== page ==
The challenges of managing radical innovation in hypercompetitive environments require a critical re-evaluation of R&D practices. Among these R&D practices, the management of technical staff (i.e. researchers, scientists and engineers) is increasingly crucial for science-based organizations. Indeed, a key challenge is to be able to anticipate and to accelerate the renewal of knowledge, competencies and expertise in a context of uncertain dominant design, while controlling resources. Today, the dual ladder system is the main technical staff management system used by the most organizations. Paradoxically, though this management device has been strongly criticized by practitioners and researchers, it is still the same for over 50 years. This paper discusses the relevance of the dual ladder system and its limitations in situation of radical innovation, by using recent advances in design theory. Recent advances in design theory highlight a new way of thinking about innovation far beyond a mere combination of existing knowledge to include the renewal of knowledge and the expansion of expertise. Based on a collaborative management research conducted in one of the European leaders in semiconductor industry, this qualitative research highlights that design theory allows characterizing the role of technical staff according to different modalities of intervention. From a practical perspective, we propose to complete the dual ladder system by a new organizational structure, able to take into account the role of experts and the conditions of technical staff collective action for radical innovation management.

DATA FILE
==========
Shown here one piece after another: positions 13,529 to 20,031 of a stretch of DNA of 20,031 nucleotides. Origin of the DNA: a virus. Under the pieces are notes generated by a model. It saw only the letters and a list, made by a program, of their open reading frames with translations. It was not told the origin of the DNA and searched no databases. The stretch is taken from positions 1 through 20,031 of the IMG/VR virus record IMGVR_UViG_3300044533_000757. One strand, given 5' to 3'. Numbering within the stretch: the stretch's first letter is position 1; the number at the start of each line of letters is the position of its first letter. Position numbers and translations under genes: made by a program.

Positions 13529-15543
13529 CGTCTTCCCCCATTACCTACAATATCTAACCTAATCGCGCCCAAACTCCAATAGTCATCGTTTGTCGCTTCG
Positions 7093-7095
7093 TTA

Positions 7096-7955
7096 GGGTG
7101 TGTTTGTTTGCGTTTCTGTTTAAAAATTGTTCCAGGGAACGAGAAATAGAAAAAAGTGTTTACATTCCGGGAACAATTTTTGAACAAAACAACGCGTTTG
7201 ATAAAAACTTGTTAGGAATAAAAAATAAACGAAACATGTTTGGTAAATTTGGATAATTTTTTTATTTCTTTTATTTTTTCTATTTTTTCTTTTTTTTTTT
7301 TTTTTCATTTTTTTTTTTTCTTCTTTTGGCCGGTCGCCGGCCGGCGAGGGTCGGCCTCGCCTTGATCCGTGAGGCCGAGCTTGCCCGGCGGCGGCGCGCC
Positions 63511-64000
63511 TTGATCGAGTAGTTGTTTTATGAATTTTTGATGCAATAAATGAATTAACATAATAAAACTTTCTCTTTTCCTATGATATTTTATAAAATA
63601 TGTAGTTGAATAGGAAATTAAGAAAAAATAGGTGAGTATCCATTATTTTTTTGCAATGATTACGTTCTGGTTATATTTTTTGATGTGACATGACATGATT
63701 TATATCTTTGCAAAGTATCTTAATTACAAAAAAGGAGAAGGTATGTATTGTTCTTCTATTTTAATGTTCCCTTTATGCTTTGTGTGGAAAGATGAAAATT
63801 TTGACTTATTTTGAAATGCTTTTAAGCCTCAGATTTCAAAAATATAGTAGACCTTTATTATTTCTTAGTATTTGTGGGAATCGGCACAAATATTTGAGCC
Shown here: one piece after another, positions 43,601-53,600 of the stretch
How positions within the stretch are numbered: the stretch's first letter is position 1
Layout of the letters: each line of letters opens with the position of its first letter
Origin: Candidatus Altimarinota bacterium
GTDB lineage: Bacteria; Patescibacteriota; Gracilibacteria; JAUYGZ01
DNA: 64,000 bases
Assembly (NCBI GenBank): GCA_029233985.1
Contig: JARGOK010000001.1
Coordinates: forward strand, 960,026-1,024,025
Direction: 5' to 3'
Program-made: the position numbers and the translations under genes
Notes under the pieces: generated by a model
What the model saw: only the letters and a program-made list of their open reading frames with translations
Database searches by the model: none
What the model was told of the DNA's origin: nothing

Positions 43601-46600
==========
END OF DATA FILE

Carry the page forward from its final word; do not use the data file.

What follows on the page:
Cabanes, B., Galy, P., Le Masson, P., & Weil, B. (2016). Technical staff management for radical innovation in science-based organizations : a new framework based on design theory. R&D Management Conference, Cambridge, UK.